Houston to Dallas – By Trinity River in an Amphicar! (Part 2)

“Amphicar Crew Goes Bumming” Cleveland Grammer

The next article seems to also be from Tuesday, September 27, 1966.

Tuesday was a walking, shoveling, and bumming day for the two-man crew attempting to navigate the Trinity River from Houston to Dallas.

It was at Oakland 18 miles southwest of Palestine that the Amphicar pilot George Butler and this reporter arrived in the bumping back of a pickup truck.

We had hitchhiked 10 miles after running out of fuel in a remote river bend in the northern part of Leon County. We were about 10 miles north of that spot earlier in the day, but a jog in the twisting river brought us southward again.

But any kind of civilization was a pleasant sight to the two-man amphibious car crew late Tuesday. We had spent Monday night on a wet and rocky shoal surrounded by swirling river water. There wasn’t a dry stick of wood on the shoal, but with a little Boy Scout technique we heated a can of chili con carne over a pair of paraffin logs brought along as emergency fuel.

Sleep in the cramped quarters of a floating sports car isn’t impossible but it has its disadvantages. At least it gave us both an opportunity to watch the sunrise. In the dawns early light, Butler put the Amphicar in gear and drove into the increasingly swift current. We picked a spot on a grassy slope for breakfast and docked the Amphicar beside a high mud bank.

We made sure there was plenty of wood before stopping and had a hot breakfast of scrambled eggs, smoked sausage, fried potatoes, and coffee - all cooked over a wood fire.

Farther up the river, we approached a seemingly impassable shoal. This is where the shoveling began. The current running over the sand bar was too swift to drive against so with the wheels in gear the Amphicar climbed onto a dry, rocky shoal in midriver but was stopped by rocks.

After about an hour of shoveling and rearranging the shoal, we drove the Amphicar across and reached the still water on the other side.

Late Tuesday night while we were still in Oakwood at Greer Brothers Chevrolet for a phone and fuel stop, the first rain of the trip started.

As of this writing the little Amphicar is still in the river moored to a tree 10 miles downstream from here with it’s top down, the rain pouring in, and a herd of menacing looking goats looking on.

“Amphicar Runs into Trouble” Cleveland Grammer

Wednesday, September 28, 1966.

It took eight hours to navigate five miles of the Trinity River in a northward swing of a south dipping bend near Palestine Wednesday in the attempted 500-mile river run by amphibious car from Houston to Dallas.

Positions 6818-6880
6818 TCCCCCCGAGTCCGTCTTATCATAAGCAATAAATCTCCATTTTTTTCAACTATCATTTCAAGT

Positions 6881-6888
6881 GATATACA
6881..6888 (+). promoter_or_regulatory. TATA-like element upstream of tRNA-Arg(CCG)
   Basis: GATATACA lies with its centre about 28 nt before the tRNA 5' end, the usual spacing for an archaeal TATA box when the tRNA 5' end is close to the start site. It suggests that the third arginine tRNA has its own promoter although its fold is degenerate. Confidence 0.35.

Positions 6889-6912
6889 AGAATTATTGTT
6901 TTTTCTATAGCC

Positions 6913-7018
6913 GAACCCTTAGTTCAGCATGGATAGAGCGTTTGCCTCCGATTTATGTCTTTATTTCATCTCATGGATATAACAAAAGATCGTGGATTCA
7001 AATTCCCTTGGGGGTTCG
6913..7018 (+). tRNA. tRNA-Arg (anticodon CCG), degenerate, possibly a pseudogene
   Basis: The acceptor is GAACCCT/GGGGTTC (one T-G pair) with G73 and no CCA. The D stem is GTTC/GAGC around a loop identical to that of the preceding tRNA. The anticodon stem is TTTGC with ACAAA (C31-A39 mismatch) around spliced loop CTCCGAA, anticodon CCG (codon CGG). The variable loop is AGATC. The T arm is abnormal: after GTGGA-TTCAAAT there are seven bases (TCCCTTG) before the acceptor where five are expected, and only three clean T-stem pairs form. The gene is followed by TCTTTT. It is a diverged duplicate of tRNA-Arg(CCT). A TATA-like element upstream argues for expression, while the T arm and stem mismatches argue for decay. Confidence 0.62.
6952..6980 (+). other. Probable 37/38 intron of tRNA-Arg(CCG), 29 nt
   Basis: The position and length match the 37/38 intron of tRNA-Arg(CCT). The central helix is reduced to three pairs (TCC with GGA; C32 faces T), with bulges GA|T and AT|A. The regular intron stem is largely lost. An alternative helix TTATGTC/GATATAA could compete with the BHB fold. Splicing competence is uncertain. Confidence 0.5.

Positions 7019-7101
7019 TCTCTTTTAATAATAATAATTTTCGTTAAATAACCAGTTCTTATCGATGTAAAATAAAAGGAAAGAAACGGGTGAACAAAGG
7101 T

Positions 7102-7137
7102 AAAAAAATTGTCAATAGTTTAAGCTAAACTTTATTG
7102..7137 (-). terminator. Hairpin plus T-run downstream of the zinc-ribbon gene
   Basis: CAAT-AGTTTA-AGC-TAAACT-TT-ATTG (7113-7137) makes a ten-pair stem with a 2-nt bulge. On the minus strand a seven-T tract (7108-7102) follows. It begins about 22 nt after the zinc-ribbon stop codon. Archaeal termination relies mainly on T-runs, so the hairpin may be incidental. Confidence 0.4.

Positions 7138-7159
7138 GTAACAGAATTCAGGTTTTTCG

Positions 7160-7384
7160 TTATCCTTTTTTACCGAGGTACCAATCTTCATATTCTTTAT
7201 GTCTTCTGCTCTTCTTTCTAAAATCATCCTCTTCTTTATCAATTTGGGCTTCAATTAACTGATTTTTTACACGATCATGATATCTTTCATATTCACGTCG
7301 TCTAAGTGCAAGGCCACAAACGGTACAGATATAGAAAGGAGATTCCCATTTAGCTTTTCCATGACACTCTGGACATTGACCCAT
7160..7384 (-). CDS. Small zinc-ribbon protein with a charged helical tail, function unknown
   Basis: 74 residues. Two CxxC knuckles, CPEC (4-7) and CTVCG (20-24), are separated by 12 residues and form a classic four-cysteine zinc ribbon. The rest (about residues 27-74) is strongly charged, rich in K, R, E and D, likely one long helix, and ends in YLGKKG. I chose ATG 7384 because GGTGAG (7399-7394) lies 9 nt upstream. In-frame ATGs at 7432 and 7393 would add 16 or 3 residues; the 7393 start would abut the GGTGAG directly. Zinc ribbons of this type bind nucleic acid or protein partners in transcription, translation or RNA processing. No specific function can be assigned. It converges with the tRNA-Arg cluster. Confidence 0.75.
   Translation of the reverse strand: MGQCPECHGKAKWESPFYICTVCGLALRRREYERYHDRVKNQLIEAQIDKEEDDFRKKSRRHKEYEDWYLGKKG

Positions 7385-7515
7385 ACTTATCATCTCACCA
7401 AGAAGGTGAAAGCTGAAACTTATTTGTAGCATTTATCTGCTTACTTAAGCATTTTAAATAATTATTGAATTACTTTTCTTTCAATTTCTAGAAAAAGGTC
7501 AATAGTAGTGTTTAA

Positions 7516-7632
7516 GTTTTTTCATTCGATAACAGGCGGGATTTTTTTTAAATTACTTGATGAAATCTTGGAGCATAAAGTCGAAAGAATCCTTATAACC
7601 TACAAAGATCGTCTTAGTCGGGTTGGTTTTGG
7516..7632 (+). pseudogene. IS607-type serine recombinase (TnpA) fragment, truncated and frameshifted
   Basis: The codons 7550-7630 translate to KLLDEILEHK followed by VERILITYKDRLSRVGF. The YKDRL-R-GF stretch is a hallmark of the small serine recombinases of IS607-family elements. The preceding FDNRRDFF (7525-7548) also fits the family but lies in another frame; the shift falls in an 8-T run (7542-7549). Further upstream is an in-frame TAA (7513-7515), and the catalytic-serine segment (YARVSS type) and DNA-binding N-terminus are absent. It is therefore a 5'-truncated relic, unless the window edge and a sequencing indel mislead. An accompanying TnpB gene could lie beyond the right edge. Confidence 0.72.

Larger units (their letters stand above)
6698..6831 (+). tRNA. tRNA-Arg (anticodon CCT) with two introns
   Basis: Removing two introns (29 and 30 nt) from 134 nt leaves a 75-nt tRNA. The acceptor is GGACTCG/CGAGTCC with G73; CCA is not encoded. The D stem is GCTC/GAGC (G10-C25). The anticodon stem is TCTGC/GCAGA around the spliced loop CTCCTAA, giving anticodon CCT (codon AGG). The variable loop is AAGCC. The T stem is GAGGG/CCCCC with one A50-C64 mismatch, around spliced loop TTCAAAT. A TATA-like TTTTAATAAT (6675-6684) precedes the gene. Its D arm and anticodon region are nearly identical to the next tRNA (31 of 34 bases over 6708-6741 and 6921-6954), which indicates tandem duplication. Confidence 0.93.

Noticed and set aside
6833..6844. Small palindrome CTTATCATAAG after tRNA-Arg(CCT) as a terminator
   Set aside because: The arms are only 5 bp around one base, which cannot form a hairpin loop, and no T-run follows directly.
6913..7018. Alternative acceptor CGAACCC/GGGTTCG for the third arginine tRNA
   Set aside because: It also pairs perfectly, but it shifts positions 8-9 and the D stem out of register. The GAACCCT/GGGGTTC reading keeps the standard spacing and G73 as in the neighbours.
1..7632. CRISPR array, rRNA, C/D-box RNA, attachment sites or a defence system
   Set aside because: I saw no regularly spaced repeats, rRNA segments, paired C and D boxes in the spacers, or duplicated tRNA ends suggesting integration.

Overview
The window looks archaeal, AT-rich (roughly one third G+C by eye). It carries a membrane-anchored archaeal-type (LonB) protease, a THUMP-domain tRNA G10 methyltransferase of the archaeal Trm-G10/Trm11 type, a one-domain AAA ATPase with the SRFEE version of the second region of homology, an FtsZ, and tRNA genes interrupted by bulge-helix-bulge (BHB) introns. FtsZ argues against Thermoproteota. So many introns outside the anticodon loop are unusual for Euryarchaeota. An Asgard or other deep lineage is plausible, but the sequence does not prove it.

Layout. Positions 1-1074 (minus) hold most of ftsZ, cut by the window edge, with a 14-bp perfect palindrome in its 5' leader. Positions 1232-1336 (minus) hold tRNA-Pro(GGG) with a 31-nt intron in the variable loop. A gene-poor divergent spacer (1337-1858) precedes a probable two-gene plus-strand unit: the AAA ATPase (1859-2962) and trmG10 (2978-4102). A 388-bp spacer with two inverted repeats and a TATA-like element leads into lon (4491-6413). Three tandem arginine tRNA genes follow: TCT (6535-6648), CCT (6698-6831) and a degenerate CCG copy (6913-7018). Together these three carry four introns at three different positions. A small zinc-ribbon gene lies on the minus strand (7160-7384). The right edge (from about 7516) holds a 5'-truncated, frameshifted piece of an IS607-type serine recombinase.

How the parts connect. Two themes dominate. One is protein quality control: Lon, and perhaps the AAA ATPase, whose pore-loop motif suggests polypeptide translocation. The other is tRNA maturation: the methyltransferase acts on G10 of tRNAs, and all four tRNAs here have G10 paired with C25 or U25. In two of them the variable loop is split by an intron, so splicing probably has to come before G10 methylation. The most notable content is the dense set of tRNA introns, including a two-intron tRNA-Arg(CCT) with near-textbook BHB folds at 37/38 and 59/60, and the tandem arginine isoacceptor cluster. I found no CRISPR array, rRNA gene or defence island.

The Amphicar, being tested by George Butler, a salesman from Garden Motors of Dickenson, ran something of an obstacle course Wednesday with results that tested both the ruggedness of the car and the crew, consisting of Butler, and this reporter.

The car came through the ordeal much better than the crew. The negotiation of the big bend started Tuesday with a five-mile southward cruise which ended on a sandbar late that night after a hitchhiking journey for gasoline to fill the empty 14-gallon tank.

After the trip for gasoline, we returned to the Amphicar moored to a tree during a heavy rain, to find all our gear and clothes thoroughly soaked. We neglected to put up the convertible top.

After refueling the soggy car, we continued up-stream, until a level bank suitable for a campsite was sighted well after darkness.

Fortunately, we got a good night’s sleep before facing the unexpected challenge that Wednesday offered.

The five-mile upstream push was started with the hopes of reaching the U.S. Highway 79 bridge over the Trinity River 12 miles southwest of Palestine. We crossed under a railroad bridge where the river was clogged with debris and felt fortunate to be able to bulldoze through it.

We pushed around the bend – and were confronted by an eight-inch pipeline spanning the river just barely above the surface of the water.

The pipeline was too low to go under at mid- stream and there was no way to drive out on the steep banks and go around it.

But perseverance prevailed. At the bank, the pipeline rose about 3.5 feet above the shallow part of the riverbed.

By lassoing the end of a big log and pulling it into the middle of the river, we cleared part of the channel. Then butler removed the right wheel of the car so it would not touch bottom. With emergency paddles used as levers, we pried the windshield under the pipeline.